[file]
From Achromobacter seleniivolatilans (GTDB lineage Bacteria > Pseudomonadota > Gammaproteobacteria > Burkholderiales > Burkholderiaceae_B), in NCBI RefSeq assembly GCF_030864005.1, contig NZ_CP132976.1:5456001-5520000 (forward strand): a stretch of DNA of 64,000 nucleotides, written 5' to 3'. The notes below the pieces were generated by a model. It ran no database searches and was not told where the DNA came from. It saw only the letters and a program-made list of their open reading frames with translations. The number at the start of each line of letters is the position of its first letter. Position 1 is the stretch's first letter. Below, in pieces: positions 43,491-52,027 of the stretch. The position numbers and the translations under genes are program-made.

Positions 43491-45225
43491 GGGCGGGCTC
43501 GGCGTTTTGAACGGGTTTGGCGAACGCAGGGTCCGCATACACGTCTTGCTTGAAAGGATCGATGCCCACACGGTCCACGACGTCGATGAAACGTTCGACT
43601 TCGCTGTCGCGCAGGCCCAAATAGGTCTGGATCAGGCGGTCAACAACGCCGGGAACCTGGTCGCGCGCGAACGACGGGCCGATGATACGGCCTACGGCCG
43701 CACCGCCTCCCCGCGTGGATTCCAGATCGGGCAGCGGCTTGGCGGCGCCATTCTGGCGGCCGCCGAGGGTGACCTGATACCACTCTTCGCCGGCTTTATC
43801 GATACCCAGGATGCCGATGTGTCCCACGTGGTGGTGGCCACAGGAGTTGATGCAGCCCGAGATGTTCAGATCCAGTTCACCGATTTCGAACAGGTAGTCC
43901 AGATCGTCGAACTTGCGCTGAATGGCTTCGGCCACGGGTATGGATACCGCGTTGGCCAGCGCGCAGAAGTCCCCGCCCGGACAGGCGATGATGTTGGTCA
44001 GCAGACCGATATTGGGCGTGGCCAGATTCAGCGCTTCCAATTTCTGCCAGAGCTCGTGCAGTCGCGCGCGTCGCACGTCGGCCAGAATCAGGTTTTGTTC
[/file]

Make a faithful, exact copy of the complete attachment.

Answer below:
From Achromobacter seleniivolatilans (GTDB lineage Bacteria > Pseudomonadota > Gammaproteobacteria > Burkholderiales > Burkholderiaceae_B), in NCBI RefSeq assembly GCF_030864005.1, contig NZ_CP132976.1:5456001-5520000 (forward strand): a stretch of DNA of 64,000 nucleotides, written 5' to 3'. The notes below the pieces were generated by a model. It ran no database searches and was not told where the DNA came from. It saw only the letters and a program-made list of their open reading frames with translations. The number at the start of each line of letters is the position of its first letter. Position 1 is the stretch's first letter. Below, in pieces: positions 43,491-52,027 of the stretch. The position numbers and the translations under genes are program-made.

Positions 43491-45225
43491 GGGCGGGCTC
43501 GGCGTTTTGAACGGGTTTGGCGAACGCAGGGTCCGCATACACGTCTTGCTTGAAAGGATCGATGCCCACACGGTCCACGACGTCGATGAAACGTTCGACT
43601 TCGCTGTCGCGCAGGCCCAAATAGGTCTGGATCAGGCGGTCAACAACGCCGGGAACCTGGTCGCGCGCGAACGACGGGCCGATGATACGGCCTACGGCCG
43701 CACCGCCTCCCCGCGTGGATTCCAGATCGGGCAGCGGCTTGGCGGCGCCATTCTGGCGGCCGCCGAGGGTGACCTGATACCACTCTTCGCCGGCTTTATC
43801 GATACCCAGGATGCCGATGTGTCCCACGTGGTGGTGGCCACAGGAGTTGATGCAGCCCGAGATGTTCAGATCCAGTTCACCGATTTCGAACAGGTAGTCC
43901 AGATCGTCGAACTTGCGCTGAATGGCTTCGGCCACGGGTATGGATACCGCGTTGGCCAGCGCGCAGAAGTCCCCGCCCGGACAGGCGATGATGTTGGTCA
44001 GCAGACCGATATTGGGCGTGGCCAGATTCAGCGCTTCCAATTTCTGCCAGAGCTCGTGCAGTCGCGCGCGTCGCACGTCGGCCAGAATCAGGTTTTGTTC